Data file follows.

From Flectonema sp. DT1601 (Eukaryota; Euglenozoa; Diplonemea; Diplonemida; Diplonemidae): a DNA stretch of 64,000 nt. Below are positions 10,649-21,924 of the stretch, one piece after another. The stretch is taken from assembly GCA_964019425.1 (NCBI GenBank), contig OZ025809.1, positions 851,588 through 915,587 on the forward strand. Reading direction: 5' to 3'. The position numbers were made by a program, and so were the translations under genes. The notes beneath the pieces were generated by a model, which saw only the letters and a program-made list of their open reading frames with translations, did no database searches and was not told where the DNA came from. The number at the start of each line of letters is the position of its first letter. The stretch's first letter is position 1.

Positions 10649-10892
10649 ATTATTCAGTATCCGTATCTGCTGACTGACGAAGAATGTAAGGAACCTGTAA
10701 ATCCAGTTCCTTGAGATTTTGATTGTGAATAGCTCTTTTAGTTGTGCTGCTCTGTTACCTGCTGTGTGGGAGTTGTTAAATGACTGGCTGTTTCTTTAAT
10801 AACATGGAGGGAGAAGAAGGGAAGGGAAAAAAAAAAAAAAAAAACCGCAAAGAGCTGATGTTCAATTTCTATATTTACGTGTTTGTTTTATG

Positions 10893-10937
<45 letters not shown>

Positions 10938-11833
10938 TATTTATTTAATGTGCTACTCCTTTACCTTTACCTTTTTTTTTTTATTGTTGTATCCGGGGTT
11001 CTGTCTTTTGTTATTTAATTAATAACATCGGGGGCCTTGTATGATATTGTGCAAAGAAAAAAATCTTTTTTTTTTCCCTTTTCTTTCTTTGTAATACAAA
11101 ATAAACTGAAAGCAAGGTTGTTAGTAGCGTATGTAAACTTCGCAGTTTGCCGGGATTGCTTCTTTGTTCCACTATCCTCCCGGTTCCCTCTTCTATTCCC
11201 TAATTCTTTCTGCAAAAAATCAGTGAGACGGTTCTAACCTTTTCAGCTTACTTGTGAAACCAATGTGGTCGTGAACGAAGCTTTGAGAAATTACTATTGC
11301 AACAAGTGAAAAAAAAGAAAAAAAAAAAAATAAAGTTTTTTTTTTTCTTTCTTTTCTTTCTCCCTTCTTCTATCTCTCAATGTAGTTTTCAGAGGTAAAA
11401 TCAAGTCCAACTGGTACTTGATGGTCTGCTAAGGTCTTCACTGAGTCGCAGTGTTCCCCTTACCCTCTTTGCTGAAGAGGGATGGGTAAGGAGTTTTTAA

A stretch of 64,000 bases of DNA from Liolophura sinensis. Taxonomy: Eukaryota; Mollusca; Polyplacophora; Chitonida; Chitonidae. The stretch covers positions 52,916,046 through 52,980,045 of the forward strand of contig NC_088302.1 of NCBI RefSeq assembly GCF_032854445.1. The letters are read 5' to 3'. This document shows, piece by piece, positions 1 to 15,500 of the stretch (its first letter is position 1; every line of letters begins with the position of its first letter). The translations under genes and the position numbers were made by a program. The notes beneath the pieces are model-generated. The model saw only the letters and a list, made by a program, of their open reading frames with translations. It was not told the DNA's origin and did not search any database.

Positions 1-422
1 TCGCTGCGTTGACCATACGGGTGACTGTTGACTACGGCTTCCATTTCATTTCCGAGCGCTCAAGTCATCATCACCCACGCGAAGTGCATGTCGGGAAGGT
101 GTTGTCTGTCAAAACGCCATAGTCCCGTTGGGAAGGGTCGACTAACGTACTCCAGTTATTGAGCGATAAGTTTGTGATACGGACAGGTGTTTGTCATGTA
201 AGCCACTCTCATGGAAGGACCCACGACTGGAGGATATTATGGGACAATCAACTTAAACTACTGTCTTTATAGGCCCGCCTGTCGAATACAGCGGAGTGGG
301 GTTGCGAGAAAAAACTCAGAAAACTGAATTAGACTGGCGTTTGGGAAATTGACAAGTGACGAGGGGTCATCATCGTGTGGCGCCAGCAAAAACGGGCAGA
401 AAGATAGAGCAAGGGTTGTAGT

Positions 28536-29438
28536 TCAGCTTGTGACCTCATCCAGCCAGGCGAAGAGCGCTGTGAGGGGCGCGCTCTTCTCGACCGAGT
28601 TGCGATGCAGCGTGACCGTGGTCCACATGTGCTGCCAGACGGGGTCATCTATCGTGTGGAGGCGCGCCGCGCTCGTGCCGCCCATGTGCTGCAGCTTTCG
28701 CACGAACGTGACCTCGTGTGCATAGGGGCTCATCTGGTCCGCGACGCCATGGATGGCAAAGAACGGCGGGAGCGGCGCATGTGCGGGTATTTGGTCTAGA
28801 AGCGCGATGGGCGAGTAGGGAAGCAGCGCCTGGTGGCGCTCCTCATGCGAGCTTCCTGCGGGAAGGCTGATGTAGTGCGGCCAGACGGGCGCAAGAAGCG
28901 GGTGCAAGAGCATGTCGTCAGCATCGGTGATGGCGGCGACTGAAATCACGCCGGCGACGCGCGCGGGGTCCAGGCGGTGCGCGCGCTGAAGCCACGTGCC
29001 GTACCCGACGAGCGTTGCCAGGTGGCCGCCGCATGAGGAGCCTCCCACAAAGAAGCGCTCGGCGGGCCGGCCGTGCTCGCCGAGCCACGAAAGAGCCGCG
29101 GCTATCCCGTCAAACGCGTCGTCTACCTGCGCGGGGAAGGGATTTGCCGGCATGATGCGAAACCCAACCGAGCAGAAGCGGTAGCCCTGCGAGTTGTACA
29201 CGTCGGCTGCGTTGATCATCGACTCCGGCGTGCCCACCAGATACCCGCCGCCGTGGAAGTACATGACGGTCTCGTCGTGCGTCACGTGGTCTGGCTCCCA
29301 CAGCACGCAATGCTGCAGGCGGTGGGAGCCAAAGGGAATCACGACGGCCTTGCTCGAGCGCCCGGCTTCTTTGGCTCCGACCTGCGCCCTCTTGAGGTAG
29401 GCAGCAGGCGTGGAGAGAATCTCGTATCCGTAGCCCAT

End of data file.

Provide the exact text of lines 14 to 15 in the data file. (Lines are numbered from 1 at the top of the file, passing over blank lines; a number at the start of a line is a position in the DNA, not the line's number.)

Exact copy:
11401 TCAAGTCCAACTGGTACTTGATGGTCTGCTAAGGTCTTCACTGAGTCGCAGTGTTCCCCTTACCCTCTTTGCTGAAGAGGGATGGGTAAGGAGTTTTTAA

A stretch of 64,000 bases of DNA from Liolophura sinensis. Taxonomy: Eukaryota; Mollusca; Polyplacophora; Chitonida; Chitonidae. The stretch covers positions 52,916,046 through 52,980,045 of the forward strand of contig NC_088302.1 of NCBI RefSeq assembly GCF_032854445.1. The letters are read 5' to 3'. This document shows, piece by piece, positions 1 to 15,500 of the stretch (its first letter is position 1; every line of letters begins with the position of its first letter). The translations under genes and the position numbers were made by a program. The notes beneath the pieces are model-generated. The model saw only the letters and a list, made by a program, of their open reading frames with translations. It was not told the DNA's origin and did not search any database.